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I want to know the difference between the i686, x84_64, and dual architectures. Which one would be best for an AMD Phenom II X4 Black Edition processor. If you can ...
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  1. #1
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    Quick Architecture Question.


    I want to know the difference between the i686, x84_64, and dual architectures. Which one would be best for an AMD Phenom II X4 Black Edition processor. If you can point me to a website or give me an answer here that would be great.

    Thanks in advance

    P.S. I want to be able to run both 64 bit and 32 bit applications.

  2. #2
    oz
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    Hello and welcome!

    You can check the following threads for info on the different architectures and 64-bit vs 32-bit systems:

    http://www.linuxforums.org/forum/har...a64-em64t.html

    http://www.linuxforums.org/forum/lin...bit-linux.html

    Note that if you have 4 GB or more of RAM, you will need to run a 64-bit Linux system if you want all your RAM to be detected and used, unless you enable a PAE kernel:

    Physical Address Extension - Wikipedia, the free encyclopedia
    oz

  3. #3
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    Thanks for the reply. I still have a question though. On Arch Linux is there a way to run 32bit applications if I use the x86_64 release?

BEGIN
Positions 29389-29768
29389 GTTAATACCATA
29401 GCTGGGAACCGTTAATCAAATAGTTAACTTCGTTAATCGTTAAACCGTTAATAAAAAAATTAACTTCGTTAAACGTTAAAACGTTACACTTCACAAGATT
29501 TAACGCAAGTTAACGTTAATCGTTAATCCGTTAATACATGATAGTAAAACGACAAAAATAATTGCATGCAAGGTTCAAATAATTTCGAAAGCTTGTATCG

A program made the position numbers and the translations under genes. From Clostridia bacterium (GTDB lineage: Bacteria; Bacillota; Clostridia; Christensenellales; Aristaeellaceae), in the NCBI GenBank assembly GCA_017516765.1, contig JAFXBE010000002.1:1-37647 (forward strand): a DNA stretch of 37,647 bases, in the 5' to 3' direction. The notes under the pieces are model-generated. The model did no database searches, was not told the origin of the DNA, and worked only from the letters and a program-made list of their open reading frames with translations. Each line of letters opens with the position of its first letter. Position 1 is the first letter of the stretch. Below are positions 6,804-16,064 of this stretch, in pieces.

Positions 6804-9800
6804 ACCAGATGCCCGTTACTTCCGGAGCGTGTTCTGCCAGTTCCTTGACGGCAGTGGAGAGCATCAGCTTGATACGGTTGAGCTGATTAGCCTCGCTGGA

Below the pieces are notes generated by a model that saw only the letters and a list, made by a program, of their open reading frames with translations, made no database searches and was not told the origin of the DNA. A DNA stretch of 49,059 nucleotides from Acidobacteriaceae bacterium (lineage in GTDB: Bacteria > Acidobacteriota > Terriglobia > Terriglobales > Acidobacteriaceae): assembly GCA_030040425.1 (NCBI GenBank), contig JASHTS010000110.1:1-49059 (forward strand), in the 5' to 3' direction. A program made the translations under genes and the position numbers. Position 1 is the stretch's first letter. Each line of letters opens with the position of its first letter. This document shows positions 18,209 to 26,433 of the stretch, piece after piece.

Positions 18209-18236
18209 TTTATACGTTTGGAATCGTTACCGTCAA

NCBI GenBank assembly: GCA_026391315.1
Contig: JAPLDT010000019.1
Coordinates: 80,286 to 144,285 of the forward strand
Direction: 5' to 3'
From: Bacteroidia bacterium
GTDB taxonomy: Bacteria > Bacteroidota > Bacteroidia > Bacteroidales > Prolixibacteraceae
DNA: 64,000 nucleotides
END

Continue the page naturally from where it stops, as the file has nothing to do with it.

4. #4
    oz
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    Yes, you can if you install the necessary 32-bit libraries:

    https://wiki.archlinux.org/index.php...side_Arch64.3F
    oz

  5. #5
    Linux Guru Rubberman's Avatar
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    Most current 64-bit Linux systems will run 32-bit applications as long as you have installed the required 32-bit libraries. In many cases, if you install the package with the system package manager, it will also install the required libraries for you. If you are building from source, the configuration tool (assuming there is one) will detect which libraries are missing, which you would then have to install, again preferably by using the system package manager, such as aptitude (Debian, Ubuntu, Mint, et al), yum (Mandriva, Red Hat and clones, et al), emerge (Gentoo), etc.
    Sometimes, real fast is almost as good as real time.
    Just remember, Semper Gumbi - always be flexible!

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